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Merry in England.

 

view back to Faversham

Looking back to Iron Wharf from Faversham Creek

Today I cycled out from Faversham and fell back in love with my country.

 

I sometimes forget how lovely England still is when I spend so much time seeing and bike at Goodnestonedespairing at the destruction of our countryside. At times it seems that we have become one big building site and ugliness both physical and ideological threatens to engulf us.

Today however I remembered all the good things as I weaved past the lively market and down to the boatyards of Iron Wharf where people clambered over their weekend projects with renewed enthusiasm because the sun was out and the days were getting longer. I then crossed a ever more rickety bridge over a creek and spun across Nagden Marshes.

Spring was everywhere, butterflies courting, birds singing, blackthorn spangled in lacey blossom.

20170311-0004Spring in England is a blessing which you can enjoy all the more after the gloom of a long winter and, even these days, when winter is not what it was, then I can revel in the first sun on bare skin. I fully subscribe to Robert Browning’s philosophy in his poem ‘O to be in England.’ and never wish to live full time in a country where the summer is endless. Like many things in life the joy of pleasure returning is all the sweeter when you’ve come through the dark days.

Away from the banks of Faversham Creek  I swung down inside Goodnestone churchquiet lanes, passing farm workers, horseshows and stopped at St Bartholomew’s Church in Goodnestone run by the Churches Conservation Trust and stepped inside to discover it’s simplicity and cool whitewash. On, past quirkily named pubs and first pints of shandy back to town. The world had gone all John Betjeman and I was thankful for it.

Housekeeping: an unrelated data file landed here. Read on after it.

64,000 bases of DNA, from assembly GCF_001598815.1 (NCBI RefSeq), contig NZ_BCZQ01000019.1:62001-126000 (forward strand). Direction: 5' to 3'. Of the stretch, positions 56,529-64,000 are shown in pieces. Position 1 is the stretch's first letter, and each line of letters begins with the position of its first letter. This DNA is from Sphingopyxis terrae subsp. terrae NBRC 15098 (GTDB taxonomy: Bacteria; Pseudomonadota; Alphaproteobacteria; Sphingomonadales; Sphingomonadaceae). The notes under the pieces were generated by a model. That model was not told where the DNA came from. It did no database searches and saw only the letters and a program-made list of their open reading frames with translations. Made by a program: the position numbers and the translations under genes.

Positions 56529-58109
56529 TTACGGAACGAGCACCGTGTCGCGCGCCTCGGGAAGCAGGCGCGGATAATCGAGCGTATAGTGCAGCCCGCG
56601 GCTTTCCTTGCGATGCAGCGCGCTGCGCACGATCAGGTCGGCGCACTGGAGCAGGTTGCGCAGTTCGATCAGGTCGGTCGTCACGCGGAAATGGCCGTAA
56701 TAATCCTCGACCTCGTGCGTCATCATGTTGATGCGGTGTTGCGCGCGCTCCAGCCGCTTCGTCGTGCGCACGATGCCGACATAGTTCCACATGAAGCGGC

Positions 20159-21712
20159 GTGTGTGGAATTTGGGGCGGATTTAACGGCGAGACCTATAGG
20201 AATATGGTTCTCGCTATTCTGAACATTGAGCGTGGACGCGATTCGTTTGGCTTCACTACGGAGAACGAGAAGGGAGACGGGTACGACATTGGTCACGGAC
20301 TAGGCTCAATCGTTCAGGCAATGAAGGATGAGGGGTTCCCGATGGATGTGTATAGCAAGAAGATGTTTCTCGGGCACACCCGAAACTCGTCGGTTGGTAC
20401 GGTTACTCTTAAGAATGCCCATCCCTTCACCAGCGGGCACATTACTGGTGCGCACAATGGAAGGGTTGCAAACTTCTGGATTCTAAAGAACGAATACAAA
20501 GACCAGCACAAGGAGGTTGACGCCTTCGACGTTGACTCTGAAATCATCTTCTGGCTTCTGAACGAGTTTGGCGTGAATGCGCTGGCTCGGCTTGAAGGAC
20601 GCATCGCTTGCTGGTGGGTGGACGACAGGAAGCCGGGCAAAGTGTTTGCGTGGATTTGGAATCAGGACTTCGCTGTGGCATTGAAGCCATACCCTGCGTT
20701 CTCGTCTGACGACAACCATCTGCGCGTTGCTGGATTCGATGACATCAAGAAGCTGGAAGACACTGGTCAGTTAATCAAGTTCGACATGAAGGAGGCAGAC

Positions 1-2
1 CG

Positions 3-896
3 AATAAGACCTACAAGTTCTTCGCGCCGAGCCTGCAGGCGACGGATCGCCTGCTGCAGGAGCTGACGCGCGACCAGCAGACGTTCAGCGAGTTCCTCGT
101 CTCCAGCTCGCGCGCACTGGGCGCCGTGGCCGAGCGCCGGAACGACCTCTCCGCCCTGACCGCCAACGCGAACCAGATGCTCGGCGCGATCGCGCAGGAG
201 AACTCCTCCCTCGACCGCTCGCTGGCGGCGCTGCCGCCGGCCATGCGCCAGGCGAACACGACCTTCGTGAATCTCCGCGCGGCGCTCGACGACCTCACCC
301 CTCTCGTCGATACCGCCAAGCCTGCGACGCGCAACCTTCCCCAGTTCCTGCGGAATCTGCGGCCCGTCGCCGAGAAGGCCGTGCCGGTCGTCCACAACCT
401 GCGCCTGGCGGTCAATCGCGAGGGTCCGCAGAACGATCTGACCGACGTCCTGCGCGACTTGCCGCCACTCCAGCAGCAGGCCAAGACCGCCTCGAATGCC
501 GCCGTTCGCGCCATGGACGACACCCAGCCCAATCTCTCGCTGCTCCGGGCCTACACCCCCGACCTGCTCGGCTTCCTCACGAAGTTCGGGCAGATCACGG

Back to Work

Barksore marsh ditch JanToday I walked Barksore Marshes, a private area of land on the edge of the Swale in North Kent. I was there to do a survey, to look at grass length and water in preparation for the coming breeding season, when I hoped the land would be full of lapwing.

My head had been full of New Year decorating plans and the sky became a Dulux colour chart of cool greys with twee names like ‘moonshadow’ and ‘pearl dawn’.

I stopped on a bridge over a fleet for a coffee. It was silent, a marshland silence, an enveloping cotton wool cloud of hush, broken occasionally by a crow cawing or a pheasant clucking or knot wing flashing out on the bay with a sound like a wave breaking on shingle.

A snipe flew from the rush. It was silent enough to hear the drip of water from its toes, creating rings, growing and softening across the surface of the fleet.

Skylarks began singing as the sun warmed the land.

“Too early,” I told them. “Wait, wait. It feels like spring but it could still turn.”

I hoped so. I hoped that winter would still come and change the country back into one of four seasons instead of a country with a climate that seemed to remain, warm, wet and grey year round.

Talking aloud, talking to birds and insects and sheep. It was the curse of the self employed. I was so often alone on the marshes I forgot what was normal. The aloneness could drive you crazy but not today. Today other people felt the back to work gloom descend. crowded on trains or stuffed into overheated offices but not me.

Today I thanked my ex boss who had trusted me with this gig.   I thanked God for this morning of silence and light on the marshes. I thanked my lucky stars.